CHARLESTON, W.Va. — U.S. Sen. Joe Manchin, D-W.Va., said the United States is “on the verge” of a constitutional crisis following the forced resignation of Attorney General Jeff Sessions.

“I think it’s a big mistake to let Jeff Sessions go,” Manchin said Thursday on “CBS This Morning.”

“I understand the Mueller investigation is wrapping up. You ought to have a team in place to wrap it up, so there’s no questions.”

Sessions submitted a letter of resignation Wednesday at President Donald Trump’s request. Sessions, one of the first people to endorse Trump in the 2016 presidential election, recused himself from overseeing special counsel Robert Mueller’s inquiry into Russian interference into the 2016 election and possible links to the president. Deputy Attorney General Rod Rosenstein oversaw the investigation in Sessions’ place.

Manchin was the only Democrat to vote for confirming Sessions in February 2017.

“I knew the rule of law meant everything to Jeff. I knew that, and I think he stuck with that,” he said. “He was much more to the right than many people are — than I was — but he’s just a good man, and he was grounded.”

Trump selected Matthew Whitaker, Sessions’ chief of staff, to lead the Department of Justice as acting attorney general.

Whitaker has been critical of the Russia investigation; he wrote in an August 2017 op-ed for CNN that Muller was close to crossing a red line by looking at the president’s financial records.

“What raises my concerns is a person has been so vocal against the investigation that is going on now being put in charge a day after the election,” Manchin said. “I think that sheds a bad light on it. I think that gives concern to every senator — Democrat and Republican. We are a country (where) the rule of law is everything. It’s how we gage ourselves. It’s how we govern ourselves. Looking like it’s all been tilted one way or another is wrong.”

Sen. Jeff Flake, R-Ariz., tweeted he and Delaware Sen. Chris Coons will ask next week to vote on legislation regarding the removal of the special counsel. If the legislation is passed, only the attorney general or most senior Senate-confirmed Justice Department official may remove the special counsel provided a reason for removal.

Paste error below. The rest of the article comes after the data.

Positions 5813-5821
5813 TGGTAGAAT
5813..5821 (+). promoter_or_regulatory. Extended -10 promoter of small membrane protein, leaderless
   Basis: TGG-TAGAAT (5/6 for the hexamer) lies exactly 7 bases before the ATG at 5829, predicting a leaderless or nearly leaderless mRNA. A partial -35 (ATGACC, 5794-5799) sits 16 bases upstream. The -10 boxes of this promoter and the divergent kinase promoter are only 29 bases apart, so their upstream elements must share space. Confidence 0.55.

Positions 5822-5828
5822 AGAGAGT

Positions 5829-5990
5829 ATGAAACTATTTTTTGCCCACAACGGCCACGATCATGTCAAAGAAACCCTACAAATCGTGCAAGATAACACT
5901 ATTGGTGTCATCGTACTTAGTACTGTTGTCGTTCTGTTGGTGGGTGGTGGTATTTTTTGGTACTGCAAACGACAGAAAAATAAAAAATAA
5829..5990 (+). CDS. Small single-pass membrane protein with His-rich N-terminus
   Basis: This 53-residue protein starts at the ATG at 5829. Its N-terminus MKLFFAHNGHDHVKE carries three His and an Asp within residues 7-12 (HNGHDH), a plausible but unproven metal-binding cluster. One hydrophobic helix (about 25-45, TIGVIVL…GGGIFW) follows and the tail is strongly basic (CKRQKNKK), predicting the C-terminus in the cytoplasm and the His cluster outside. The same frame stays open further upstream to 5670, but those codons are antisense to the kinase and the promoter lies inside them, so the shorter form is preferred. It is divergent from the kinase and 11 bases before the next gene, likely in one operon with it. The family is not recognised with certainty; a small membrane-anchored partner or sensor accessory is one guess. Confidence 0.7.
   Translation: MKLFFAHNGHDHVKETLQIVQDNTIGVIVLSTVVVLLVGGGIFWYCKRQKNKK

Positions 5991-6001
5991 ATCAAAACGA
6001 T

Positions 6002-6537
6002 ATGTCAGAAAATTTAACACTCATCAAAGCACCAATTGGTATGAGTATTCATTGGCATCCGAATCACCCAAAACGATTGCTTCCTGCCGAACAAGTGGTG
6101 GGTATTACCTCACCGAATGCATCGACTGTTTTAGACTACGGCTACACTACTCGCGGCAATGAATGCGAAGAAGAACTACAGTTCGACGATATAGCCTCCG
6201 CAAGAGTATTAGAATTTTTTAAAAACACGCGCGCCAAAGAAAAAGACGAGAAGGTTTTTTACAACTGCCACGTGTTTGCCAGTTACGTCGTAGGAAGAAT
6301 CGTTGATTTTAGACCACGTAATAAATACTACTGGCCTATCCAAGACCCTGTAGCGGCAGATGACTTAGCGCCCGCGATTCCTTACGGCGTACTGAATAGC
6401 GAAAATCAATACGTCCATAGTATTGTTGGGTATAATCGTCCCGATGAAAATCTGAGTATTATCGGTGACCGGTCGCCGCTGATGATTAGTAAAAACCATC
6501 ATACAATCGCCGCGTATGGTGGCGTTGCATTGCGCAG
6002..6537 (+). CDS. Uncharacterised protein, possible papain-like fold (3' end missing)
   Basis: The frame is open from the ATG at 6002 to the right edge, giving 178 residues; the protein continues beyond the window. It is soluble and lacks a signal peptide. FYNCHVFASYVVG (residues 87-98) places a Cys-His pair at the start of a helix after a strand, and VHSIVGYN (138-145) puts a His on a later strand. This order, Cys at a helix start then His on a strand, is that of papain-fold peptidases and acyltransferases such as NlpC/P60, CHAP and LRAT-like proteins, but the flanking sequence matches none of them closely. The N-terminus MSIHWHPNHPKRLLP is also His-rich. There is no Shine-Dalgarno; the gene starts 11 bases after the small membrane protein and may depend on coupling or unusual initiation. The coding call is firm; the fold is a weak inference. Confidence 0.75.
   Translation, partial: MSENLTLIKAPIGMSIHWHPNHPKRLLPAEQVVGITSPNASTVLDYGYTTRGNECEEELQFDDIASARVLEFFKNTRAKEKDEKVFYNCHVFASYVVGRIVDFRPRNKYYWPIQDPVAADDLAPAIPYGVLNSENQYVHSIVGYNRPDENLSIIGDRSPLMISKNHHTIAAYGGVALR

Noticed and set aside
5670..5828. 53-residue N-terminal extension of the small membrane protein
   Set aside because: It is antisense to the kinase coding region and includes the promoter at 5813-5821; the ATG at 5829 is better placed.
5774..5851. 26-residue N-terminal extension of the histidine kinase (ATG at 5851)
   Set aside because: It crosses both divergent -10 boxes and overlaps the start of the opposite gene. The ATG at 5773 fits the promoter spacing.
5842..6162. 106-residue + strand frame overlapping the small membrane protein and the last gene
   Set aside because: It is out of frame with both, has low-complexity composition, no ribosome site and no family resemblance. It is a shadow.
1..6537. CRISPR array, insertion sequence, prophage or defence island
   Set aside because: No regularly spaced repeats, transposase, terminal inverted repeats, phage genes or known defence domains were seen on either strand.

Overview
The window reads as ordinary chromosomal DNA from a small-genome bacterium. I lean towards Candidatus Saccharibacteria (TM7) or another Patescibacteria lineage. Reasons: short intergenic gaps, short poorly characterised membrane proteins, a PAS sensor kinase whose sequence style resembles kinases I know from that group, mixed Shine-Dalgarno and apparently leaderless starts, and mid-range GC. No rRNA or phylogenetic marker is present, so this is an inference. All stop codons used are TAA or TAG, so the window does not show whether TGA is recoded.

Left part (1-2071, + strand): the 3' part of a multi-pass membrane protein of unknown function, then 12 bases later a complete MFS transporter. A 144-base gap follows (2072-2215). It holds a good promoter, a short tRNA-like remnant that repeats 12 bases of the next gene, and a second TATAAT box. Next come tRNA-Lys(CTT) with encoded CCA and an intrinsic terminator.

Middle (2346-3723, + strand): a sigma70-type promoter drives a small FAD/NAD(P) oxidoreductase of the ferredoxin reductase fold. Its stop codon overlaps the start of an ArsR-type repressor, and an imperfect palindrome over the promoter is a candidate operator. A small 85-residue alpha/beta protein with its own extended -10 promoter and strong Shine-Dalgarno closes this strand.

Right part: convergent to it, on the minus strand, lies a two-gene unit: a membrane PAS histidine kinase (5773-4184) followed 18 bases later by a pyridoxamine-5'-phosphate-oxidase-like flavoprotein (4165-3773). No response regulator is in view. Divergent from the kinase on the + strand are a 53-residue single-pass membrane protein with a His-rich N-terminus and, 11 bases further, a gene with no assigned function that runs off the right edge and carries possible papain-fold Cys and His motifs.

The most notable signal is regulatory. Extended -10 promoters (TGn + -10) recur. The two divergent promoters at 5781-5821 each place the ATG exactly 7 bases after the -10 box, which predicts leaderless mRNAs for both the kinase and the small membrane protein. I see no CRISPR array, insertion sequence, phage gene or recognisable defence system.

“After the firing of The AG, it is more important than ever to protect the Special Counsel,” Flake said.

Manchin said he hopes the Senate will consider the legislation once the chamber convenes on Tuesday.

“I think the president would want that; to let this thing come out to the end and see what’s there,” Manchin said. “He’s said — quite frankly, many, many times — there’s no collusion, there’s nothing involved. We’ll be able to see that.”

Protests took place across the country Thursday in light of Sessions’ removal; progressive advocacy group MoveOn prepared for the rallies in the event of Mueller being fired.

Around 30 protesters gathered at the state Capitol complex in Charleston in support of Mueller.

“We, the people, are the ultimate power in a democracy. Donald Trump can’t take that away from us, no matter how hard he tries,” said Greg Chiartas of Charleston.

“It will be we, the people, that hold him accountable for his abuses of power and his corruption. And it’s we, the people, that must stand up to his latest attempt to protect himself, his family and his indicted associates from being held accountable.”

Rita Fisher, who lives in Charleston, said the Mueller probe needs to continue uninterrupted.

“I honestly would believe the Republican side of this would want that, as well,” she said. “Without that, then we are at a constitutional crisis.”

Fisher said she hopes lawmakers, especially Manchin, work to protect Mueller.

“I think at the end of the day he will,” she said. “I think his primary concern is West Virginia and fulfilling his duties in the Senate. I have a lot of respect with him for that, so we’ll see.”

A similar protest was held in Huntington.

Sen. Shelley Moore Capito, R-W.Va., released the following statement Thursday evening:

“I had the chance to serve in the Senate with Jeff Sessions for two years, and I think he did a good job in his role as Attorney General. At the same time, Cabinet members serve at the pleasure of the president, so I leave those decisions to him to decide. I look forward to seeing who President Trump puts forward.”

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